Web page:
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Knowing When to Stop Working When at Home

By: Rachel Collier - Updated: 9 Dec 2010 | comments*Discuss
 
Knowing When To Stop Working When At Home

If you work from home, and especially if you work for yourself, there can be a temptation or pressure to work around the clock. Although the home office has a wealth of great benefits, there’s no faster route to unhappiness and reduced productivity than not knowing when to call it a day. Read our guide to helping you find a balance between work and play.

Clock Watching

The beauty of home working is that you can be very flexible, working evenings and weekends when necessary, or just when you feel at your most creative. The temptation to keep working and working can be great, though, and it’s important to recognise the signs that you’re taking on too much. Tiredness, irritability and stress are all signals that it’s time to slow down a little and take some time back for relaxation. Try to set a timetable for your work so that you are not often putting in many more than the average 30-40 hour week. You can still be flexible, but keeping track of the hours you work can illuminate the need for change.

The Great Outdoors

One good way to make sure you’re not overdoing it is to join a regular fitness class or take up an alternative hobby where you’ll interact with others. By taking part in a regular activity you’ll be forced to down tools and enjoy yourself a few times a week. The added benefit here is that physical exercise and having fun in general helps to lower your stress levels and better prepare you for an effective day’s work. Anything goes – walk your dog, go for a run or arrange to meet friends for regular coffee dates. Just do something that gets you out of the house for a while, ideally every day.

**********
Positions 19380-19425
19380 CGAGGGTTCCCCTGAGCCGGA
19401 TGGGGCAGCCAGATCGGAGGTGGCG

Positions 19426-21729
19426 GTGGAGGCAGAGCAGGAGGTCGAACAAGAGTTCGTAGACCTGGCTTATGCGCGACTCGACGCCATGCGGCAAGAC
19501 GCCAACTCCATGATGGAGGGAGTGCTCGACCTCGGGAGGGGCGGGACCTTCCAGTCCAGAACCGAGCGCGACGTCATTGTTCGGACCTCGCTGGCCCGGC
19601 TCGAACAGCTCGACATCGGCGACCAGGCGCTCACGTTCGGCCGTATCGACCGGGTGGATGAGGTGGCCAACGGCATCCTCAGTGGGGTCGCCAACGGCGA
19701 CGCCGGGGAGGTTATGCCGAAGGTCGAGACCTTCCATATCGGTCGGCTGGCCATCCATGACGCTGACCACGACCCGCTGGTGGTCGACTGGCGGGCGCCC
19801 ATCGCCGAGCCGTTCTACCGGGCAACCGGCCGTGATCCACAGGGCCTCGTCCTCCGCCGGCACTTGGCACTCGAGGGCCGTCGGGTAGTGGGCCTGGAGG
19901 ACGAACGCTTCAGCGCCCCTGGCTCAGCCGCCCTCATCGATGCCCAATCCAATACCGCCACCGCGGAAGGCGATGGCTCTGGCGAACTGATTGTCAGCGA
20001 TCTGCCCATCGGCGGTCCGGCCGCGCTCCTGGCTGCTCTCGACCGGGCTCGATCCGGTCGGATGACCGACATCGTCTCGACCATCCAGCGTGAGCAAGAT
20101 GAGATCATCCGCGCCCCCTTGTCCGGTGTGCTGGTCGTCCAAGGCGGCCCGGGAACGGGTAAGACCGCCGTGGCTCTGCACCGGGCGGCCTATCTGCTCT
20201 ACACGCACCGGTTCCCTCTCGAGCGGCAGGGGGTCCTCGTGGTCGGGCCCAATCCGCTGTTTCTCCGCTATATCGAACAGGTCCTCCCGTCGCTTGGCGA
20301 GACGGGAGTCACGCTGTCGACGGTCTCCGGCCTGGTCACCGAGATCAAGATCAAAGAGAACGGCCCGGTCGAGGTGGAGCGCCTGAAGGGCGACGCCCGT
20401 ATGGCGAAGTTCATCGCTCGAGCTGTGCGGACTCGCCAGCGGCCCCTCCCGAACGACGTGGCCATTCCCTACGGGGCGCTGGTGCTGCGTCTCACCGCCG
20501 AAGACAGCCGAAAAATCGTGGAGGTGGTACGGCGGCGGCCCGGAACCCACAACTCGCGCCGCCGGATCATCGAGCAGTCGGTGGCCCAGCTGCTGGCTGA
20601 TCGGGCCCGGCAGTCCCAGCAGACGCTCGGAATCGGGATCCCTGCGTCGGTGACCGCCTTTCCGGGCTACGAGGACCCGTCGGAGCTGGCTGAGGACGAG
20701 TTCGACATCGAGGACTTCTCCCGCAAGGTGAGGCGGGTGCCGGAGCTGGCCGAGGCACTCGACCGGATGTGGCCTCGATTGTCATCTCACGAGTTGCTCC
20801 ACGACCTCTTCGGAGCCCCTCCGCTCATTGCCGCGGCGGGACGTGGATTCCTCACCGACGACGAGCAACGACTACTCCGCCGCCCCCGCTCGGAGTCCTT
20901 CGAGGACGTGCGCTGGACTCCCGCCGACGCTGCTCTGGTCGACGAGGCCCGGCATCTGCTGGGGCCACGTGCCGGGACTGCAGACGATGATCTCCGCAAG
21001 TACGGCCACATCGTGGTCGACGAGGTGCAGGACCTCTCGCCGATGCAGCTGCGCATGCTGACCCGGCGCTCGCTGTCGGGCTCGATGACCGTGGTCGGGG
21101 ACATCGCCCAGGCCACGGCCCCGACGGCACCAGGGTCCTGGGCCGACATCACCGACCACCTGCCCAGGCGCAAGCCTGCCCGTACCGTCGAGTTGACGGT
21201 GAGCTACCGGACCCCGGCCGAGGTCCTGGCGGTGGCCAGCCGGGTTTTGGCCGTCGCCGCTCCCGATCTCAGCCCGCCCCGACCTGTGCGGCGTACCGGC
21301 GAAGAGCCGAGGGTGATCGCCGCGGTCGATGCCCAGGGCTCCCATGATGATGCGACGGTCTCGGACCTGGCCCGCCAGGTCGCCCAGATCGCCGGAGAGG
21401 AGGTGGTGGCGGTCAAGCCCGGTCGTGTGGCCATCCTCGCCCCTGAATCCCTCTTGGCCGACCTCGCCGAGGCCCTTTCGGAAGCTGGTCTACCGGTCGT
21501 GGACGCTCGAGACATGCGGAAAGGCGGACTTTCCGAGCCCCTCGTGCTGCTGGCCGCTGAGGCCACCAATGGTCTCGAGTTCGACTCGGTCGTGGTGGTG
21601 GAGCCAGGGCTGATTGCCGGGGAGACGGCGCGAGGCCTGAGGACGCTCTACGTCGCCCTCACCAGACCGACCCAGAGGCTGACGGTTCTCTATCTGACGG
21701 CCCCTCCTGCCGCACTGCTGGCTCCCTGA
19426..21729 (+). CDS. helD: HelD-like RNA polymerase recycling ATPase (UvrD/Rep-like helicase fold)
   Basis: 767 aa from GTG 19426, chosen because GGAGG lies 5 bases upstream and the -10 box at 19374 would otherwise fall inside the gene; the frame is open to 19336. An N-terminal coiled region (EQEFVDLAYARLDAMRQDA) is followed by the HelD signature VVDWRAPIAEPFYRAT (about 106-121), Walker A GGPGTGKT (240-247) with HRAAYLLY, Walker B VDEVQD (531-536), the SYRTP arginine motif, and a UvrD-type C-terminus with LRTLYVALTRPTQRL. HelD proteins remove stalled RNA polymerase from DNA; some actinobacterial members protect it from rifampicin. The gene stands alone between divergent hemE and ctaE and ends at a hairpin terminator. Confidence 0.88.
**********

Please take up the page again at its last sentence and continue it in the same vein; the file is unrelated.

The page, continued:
Family Affair

If you know you have a tendency towards being a workaholic seek help from your family and lean on them for support. Working from home might seem like a great way to balance work and family life, but in truth it can be just as tricky to manage as working in an office. Ask your partner or children to drag you away from your desk at a certain time every day and let them do so. Meal times and family activities should be prioritised well above your daily toil. This is also a good way to keep family relationships happy and healthy, preventing you from neglecting your part in the lives of your loved ones.

Knowing when to slow down or stop working won’t just ensure your sanity. It will also keep your house feeling like a home, and not a workplace. It’s all too easy to stop appreciating your home when you do nothing there but work, but it’s important that you can still find peace in your surroundings to help you switch off from the pressures of your job. By making sure you save time for hobbies, family and, of course, yourself, it will be much easier to achieve home working happiness.

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